# Graphical visualization of data distribution in TI-84 and R

For visualizing data distribution, the TI-84 Stat plot can provide some insights. Using the same data set as in the previous installment on Shapiro-Wilk test, TI-84 Stat plot is a quick and convenient tool.  In R, the command qqnorm() will show the following plot for the same data. # P value of Shapiro-Wilk test on TI-84

To calculate the p-value from this W statistic obtained, the following steps can also be done on the TI-84 using some standard statistics function. Note that the approximation below are for the case 4 ≤ n ≤ 11.

The mean and standard deviation are derived using the below equations. The W statistic is assigned from the correlation calculation results, and another variable V is calculated for the transformed W. Finally, the standardized Z statistic and p-value is calculated using the mean, standard deviation, and the transformed W value.  # Performing Shapiro-Wilk test on TI-84

On TI-84, although the Shapiro-Wilk test is not available as built-in function, it is possible to calculate the W statistics by using the calculator’s rich set of list and statistics function. It is not trivial, but doable.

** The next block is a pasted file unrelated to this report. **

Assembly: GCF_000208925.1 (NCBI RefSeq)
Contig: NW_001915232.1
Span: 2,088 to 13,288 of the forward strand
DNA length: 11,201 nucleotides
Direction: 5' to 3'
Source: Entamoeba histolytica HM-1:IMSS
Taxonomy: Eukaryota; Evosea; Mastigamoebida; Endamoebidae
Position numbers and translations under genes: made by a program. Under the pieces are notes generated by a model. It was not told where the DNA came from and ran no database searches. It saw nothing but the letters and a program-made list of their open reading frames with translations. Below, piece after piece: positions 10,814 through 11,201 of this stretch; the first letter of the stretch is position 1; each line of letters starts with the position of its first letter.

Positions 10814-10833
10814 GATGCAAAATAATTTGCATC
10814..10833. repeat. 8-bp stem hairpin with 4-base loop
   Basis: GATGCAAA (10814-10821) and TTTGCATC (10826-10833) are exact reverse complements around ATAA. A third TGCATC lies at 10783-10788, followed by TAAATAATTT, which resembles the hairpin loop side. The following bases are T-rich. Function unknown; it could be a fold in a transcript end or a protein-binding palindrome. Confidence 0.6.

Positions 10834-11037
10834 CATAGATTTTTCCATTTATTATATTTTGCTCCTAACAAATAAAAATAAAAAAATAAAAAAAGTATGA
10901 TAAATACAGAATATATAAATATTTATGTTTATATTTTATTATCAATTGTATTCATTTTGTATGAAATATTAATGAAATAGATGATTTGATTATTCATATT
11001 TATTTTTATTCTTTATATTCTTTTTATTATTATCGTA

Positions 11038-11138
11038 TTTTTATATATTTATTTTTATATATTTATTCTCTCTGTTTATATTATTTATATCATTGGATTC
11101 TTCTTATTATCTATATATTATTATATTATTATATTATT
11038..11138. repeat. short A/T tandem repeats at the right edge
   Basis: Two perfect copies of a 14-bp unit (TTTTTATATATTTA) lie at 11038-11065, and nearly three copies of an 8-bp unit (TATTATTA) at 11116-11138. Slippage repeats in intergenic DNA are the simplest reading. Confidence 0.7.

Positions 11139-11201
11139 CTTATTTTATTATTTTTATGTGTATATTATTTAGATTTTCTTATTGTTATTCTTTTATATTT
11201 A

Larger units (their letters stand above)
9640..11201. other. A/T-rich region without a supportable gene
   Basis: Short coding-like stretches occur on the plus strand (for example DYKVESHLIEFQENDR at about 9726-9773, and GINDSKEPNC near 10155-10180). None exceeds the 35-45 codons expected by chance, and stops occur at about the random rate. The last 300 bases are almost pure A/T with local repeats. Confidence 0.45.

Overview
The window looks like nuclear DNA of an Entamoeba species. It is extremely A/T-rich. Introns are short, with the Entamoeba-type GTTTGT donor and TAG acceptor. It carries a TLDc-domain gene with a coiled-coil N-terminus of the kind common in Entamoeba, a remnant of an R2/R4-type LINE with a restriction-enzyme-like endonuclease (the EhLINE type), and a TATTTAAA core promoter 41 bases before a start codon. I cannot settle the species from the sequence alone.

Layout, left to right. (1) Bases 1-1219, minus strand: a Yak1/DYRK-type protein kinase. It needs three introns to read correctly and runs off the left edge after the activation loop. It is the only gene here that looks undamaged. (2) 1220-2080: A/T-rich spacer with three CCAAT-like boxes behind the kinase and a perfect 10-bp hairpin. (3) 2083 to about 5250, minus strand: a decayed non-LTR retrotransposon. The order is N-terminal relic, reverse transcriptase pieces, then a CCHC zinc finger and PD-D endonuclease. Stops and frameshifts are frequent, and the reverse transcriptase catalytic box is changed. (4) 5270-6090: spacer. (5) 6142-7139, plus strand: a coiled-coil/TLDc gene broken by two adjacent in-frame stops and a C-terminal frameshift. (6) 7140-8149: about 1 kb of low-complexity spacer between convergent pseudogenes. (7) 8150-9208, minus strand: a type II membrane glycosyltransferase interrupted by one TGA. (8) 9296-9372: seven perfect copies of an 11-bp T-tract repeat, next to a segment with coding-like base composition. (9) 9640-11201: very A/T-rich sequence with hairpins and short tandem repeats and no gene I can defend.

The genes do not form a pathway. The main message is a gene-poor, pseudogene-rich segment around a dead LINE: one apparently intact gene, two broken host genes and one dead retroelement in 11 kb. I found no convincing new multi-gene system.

First set up a list of sample values. Using the example from the original Shapiro-Wilk paper, the samples are input into a list called W, while the N variable denotes the dimension and U stores inverse of its square root. The data sample in W must be sorted in ascending order.  Next is to generate the M list based on W. This list is to calculate the inverse normal distribution based on the index value and the dimension of W list. Doing this in TI-84 is easy with the help of the seq() function. The complete expression is:
`seq(invNorm( (I-0.375) / (N+0.25), 0, 1), I, 1, N, 1)`  Now that the List M is ready, it is time to derive the sum of square of it and we store it into variable m (not the list M). Since the approximation algorithm is used instead of look up table as proposed in the original paper, the next step is to prepare List A. This list is arranged in such a way that the first two and last two elements have different calculation than all the others. The last two values (N-1, N) of List A are prepared in the Y5 and Y6 equations. These are approximating equations. The first two elements are the negation of these two in a particular order.  One more variable, ε, has to be calculated at this point before we generate List A.
`(m - 2*M(N)² - 2*M(N-1)²) / (1 - 2*Y6² - 2*Y5²)` Next is to generate the List A. As explained, four elements namely the first, second, N-1, and N elements of this list is calculated unlike all other elements. The screen below is for all except that four special elements. The remaining steps for the four elements of this List A are then carried out as below. Finally, all three lists are ready for calculation. To calculate the W statistics, use the Linear Regression function in the TI-84 as below for W and A. The correlation coefficient r² is the W statistics as shown in R. See the next installment for the Z statistic and P value calculations from this W statistic, also on the TI-84.  # Visualizing room temperature pattern with IoT